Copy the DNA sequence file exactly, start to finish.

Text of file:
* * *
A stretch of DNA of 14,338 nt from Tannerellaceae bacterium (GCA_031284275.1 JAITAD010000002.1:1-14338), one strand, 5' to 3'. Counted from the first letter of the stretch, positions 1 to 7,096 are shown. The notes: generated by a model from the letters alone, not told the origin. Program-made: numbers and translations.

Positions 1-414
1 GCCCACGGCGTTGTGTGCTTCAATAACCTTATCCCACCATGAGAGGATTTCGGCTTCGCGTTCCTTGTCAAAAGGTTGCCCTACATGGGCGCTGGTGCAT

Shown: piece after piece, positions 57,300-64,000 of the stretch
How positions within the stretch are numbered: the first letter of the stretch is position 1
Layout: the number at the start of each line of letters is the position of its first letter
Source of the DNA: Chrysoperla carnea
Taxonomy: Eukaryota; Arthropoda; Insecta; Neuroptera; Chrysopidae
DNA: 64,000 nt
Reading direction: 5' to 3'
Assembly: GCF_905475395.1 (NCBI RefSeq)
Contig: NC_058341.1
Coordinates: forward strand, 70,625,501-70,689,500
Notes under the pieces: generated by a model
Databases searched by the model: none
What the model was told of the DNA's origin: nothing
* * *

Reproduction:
A stretch of DNA of 14,338 nt from Tannerellaceae bacterium (GCA_031284275.1 JAITAD010000002.1:1-14338), one strand, 5' to 3'. Counted from the first letter of the stretch, positions 1 to 7,096 are shown. The notes: generated by a model from the letters alone, not told the origin. Program-made: numbers and translations.

Positions 1-414
1 GCCCACGGCGTTGTGTGCTTCAATAACCTTATCCCACCATGAGAGGATTTCGGCTTCGCGTTCCTTGTCAAAAGGTTGCCCTACATGGGCGCTGGTGCAT

Shown: piece after piece, positions 57,300-64,000 of the stretch
How positions within the stretch are numbered: the first letter of the stretch is position 1
Layout: the number at the start of each line of letters is the position of its first letter
Source of the DNA: Chrysoperla carnea
Taxonomy: Eukaryota; Arthropoda; Insecta; Neuroptera; Chrysopidae
DNA: 64,000 nt
Reading direction: 5' to 3'
Assembly: GCF_905475395.1 (NCBI RefSeq)
Contig: NC_058341.1
Coordinates: forward strand, 70,625,501-70,689,500
Notes under the pieces: generated by a model
Databases searched by the model: none
What the model was told of the DNA's origin: nothing